Researchers developed a drug compound that effectively blocks a critical step in the malaria health cycle and working to develop the combination into a first-line of malaria treatment
While drugs and mosquito controls have decreased the levels of malaria infection over the recent years, the parasite still kills approximately 400,000 humans per annum since 2010, and infecting many more. Unfortunately, it has now developed tolerance to several anti-malarial drugs. Hence, new treatments that can impact in many ways are needed. According to research, published in PNAS (Proceedings of The National Academy of Science), Blackma, and Chrislaine Withers-Martinez developed a couple of compounds to avoid the parasite capable of bursting out of RBC (red blood cells), an important process to its replication and life cycle. The scientists found a compound which is peptidic boronic acid, in particular, that is highly effective in human cell tests. This peptidic boronic acid blocks an enzyme called SUB1, an essential enzyme for malaria to break out of red blood cells. Existing anti-malaria drugs work by killing parasites inside the cell, so researchers hope that this unique drug action will overcome resistance to the insect. Most importantly, the compound can pass through the RBC (red blood cells) of malaria infected cells that host the parasites. The team continues to improve this combination, making it thinner and stronger. The cells will be tested further and go through animal trials to access safety and efficacy, before it is available to humans.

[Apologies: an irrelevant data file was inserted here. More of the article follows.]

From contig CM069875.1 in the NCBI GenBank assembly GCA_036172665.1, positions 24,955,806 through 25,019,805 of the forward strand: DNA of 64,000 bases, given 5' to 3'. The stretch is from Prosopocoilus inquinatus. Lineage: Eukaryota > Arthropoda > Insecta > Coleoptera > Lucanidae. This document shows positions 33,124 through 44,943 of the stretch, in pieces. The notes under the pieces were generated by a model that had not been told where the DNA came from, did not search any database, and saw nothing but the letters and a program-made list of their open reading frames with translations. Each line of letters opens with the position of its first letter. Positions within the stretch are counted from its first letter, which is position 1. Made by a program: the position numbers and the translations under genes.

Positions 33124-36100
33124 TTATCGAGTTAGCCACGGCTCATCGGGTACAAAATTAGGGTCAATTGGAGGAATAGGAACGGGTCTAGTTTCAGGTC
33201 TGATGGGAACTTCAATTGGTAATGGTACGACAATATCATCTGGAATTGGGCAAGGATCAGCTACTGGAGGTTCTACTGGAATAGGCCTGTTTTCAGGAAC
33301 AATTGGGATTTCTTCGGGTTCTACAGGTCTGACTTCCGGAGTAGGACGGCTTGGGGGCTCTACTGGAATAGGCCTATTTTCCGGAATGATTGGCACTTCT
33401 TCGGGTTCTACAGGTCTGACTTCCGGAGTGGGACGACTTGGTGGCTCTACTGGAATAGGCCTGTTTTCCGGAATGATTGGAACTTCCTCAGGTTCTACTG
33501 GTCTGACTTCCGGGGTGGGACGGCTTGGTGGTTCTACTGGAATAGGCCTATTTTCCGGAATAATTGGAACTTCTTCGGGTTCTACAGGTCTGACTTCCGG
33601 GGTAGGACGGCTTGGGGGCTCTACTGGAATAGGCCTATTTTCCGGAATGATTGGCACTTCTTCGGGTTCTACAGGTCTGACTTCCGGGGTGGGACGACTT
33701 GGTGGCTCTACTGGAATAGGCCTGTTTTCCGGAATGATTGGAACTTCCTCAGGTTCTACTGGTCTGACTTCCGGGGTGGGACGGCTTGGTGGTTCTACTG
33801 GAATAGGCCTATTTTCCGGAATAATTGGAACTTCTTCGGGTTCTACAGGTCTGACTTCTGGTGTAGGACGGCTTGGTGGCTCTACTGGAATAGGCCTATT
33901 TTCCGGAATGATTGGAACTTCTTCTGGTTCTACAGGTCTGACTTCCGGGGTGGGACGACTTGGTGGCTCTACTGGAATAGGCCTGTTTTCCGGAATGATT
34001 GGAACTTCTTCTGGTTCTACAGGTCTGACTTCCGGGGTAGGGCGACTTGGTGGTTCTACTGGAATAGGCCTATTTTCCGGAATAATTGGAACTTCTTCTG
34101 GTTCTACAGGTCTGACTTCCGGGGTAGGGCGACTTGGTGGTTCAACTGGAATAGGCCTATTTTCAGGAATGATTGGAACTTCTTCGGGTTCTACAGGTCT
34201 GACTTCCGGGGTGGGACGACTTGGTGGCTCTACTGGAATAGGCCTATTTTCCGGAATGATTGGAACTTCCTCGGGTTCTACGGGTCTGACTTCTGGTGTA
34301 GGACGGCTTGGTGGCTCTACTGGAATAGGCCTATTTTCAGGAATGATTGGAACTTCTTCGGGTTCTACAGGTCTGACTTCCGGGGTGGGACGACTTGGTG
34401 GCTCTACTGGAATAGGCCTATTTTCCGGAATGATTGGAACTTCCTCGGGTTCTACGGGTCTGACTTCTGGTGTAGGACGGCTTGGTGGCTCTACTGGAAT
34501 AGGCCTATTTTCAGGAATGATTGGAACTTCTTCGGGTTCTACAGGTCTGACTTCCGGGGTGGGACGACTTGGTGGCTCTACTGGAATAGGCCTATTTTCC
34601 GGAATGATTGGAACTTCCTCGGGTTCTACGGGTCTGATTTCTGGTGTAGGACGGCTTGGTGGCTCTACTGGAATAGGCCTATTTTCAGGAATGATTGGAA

Decades of research have helped scientists to know and understand crucial pathways to the parasite life cycle allowing them to rationally innovate drug compounds based on the chemical properties and mechanism of crucial enzymes such as SUB1. This development has already been successful at finding new treatments that could be a way to long-term and efficient control of malaria soon.